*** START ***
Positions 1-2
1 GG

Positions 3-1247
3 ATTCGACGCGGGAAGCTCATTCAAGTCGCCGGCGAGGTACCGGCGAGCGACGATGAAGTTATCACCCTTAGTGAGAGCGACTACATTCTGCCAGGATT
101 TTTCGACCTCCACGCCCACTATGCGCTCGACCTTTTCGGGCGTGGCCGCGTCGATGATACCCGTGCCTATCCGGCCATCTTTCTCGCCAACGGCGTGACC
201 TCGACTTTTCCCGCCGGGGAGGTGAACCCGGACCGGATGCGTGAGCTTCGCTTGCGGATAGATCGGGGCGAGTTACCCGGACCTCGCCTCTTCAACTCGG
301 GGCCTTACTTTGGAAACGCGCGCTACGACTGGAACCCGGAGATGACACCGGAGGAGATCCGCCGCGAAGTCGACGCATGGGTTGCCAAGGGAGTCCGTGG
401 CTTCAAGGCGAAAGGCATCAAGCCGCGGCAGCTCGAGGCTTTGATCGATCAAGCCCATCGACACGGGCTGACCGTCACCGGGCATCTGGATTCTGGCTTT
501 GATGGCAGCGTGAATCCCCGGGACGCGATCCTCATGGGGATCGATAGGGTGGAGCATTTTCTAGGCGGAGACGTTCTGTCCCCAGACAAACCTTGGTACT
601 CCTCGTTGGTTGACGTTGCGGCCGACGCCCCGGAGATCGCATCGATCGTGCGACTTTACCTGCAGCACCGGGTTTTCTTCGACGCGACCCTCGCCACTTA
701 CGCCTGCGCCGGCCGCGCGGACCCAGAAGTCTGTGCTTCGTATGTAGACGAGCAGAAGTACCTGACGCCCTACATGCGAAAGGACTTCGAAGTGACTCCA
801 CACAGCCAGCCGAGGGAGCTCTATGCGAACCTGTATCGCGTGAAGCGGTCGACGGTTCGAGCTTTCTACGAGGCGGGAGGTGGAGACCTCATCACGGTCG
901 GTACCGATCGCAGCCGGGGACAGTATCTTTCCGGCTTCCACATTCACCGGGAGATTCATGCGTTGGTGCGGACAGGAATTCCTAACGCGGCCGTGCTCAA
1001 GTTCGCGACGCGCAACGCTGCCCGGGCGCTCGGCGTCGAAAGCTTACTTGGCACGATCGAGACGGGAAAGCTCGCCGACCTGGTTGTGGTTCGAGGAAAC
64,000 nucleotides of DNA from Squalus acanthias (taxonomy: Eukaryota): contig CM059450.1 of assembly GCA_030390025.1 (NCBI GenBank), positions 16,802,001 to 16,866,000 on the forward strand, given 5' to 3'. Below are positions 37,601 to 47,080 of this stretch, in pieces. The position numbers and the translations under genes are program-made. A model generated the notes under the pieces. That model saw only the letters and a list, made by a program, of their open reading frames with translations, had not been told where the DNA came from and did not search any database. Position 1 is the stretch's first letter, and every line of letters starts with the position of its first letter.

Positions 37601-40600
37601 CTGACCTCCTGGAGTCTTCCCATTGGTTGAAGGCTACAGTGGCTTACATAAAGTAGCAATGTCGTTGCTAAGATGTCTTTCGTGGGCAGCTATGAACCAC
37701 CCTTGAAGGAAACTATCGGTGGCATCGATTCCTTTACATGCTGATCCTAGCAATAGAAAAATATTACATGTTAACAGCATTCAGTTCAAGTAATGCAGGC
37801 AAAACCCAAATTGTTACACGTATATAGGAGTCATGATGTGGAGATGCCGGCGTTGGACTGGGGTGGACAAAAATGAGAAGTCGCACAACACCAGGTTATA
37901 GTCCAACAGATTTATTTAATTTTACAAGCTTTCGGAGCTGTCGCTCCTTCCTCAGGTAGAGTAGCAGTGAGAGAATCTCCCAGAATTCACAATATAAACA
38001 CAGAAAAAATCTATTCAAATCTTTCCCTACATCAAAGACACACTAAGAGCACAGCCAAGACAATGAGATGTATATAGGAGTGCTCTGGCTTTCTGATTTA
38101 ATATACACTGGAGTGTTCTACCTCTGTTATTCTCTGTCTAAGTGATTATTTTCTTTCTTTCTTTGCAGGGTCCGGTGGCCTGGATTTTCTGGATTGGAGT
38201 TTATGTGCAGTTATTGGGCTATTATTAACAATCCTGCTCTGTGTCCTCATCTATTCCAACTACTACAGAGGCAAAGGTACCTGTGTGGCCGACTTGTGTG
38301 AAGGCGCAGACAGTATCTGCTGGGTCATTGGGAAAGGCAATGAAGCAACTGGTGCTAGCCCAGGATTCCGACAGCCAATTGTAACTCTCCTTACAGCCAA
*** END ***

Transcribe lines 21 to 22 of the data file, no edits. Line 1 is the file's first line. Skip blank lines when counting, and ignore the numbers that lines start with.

38001 CAGAAAAAATCTATTCAAATCTTTCCCTACATCAAAGACACACTAAGAGCACAGCCAAGACAATGAGATGTATATAGGAGTGCTCTGGCTTTCTGATTTA
38101 ATATACACTGGAGTGTTCTACCTCTGTTATTCTCTGTCTAAGTGATTATTTTCTTTCTTTCTTTGCAGGGTCCGGTGGCCTGGATTTTCTGGATTGGAGT